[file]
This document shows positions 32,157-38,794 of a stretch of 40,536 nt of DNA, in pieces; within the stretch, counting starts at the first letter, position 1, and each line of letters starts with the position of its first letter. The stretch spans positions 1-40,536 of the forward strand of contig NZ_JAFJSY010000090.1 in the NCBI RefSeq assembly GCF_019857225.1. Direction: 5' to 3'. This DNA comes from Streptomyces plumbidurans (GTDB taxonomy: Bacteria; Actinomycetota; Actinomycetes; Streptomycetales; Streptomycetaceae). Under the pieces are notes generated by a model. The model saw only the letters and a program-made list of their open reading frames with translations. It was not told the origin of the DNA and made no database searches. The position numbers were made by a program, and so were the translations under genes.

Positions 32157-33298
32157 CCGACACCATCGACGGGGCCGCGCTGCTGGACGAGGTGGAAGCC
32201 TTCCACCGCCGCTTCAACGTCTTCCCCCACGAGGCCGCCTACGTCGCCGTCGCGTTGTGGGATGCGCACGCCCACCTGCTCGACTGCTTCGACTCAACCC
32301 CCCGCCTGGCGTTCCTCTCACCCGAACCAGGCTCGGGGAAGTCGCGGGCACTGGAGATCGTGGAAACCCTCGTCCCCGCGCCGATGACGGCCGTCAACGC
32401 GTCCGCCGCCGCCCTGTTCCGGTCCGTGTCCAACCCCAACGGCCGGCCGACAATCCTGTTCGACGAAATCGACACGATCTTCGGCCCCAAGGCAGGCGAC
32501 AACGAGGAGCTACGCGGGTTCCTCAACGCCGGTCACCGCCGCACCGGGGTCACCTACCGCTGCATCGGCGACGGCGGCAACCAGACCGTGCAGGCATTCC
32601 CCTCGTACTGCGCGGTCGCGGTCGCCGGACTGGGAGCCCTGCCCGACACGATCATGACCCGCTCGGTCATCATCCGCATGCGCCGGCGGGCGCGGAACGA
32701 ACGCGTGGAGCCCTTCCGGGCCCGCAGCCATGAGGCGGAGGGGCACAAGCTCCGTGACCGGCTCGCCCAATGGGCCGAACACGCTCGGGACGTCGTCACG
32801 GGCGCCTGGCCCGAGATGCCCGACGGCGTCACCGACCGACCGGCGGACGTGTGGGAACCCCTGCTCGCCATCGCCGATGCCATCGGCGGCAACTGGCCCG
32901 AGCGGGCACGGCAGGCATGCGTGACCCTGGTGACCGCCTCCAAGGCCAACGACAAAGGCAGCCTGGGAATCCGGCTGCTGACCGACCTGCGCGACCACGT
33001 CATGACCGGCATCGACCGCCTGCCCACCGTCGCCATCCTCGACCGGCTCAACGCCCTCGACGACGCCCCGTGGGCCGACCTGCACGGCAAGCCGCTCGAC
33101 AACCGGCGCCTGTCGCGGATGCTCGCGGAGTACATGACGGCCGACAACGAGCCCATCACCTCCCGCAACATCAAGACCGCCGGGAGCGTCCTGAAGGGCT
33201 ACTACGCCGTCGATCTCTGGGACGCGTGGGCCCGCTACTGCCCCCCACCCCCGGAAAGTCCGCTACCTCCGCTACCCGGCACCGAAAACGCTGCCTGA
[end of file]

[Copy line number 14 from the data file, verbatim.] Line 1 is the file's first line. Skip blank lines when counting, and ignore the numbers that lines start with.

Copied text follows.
33201 ACTACGCCGTCGATCTCTGGGACGCGTGGGCCCGCTACTGCCCCCCACCCCCGGAAAGTCCGCTACCTCCGCTACCCGGCACCGAAAACGCTGCCTGA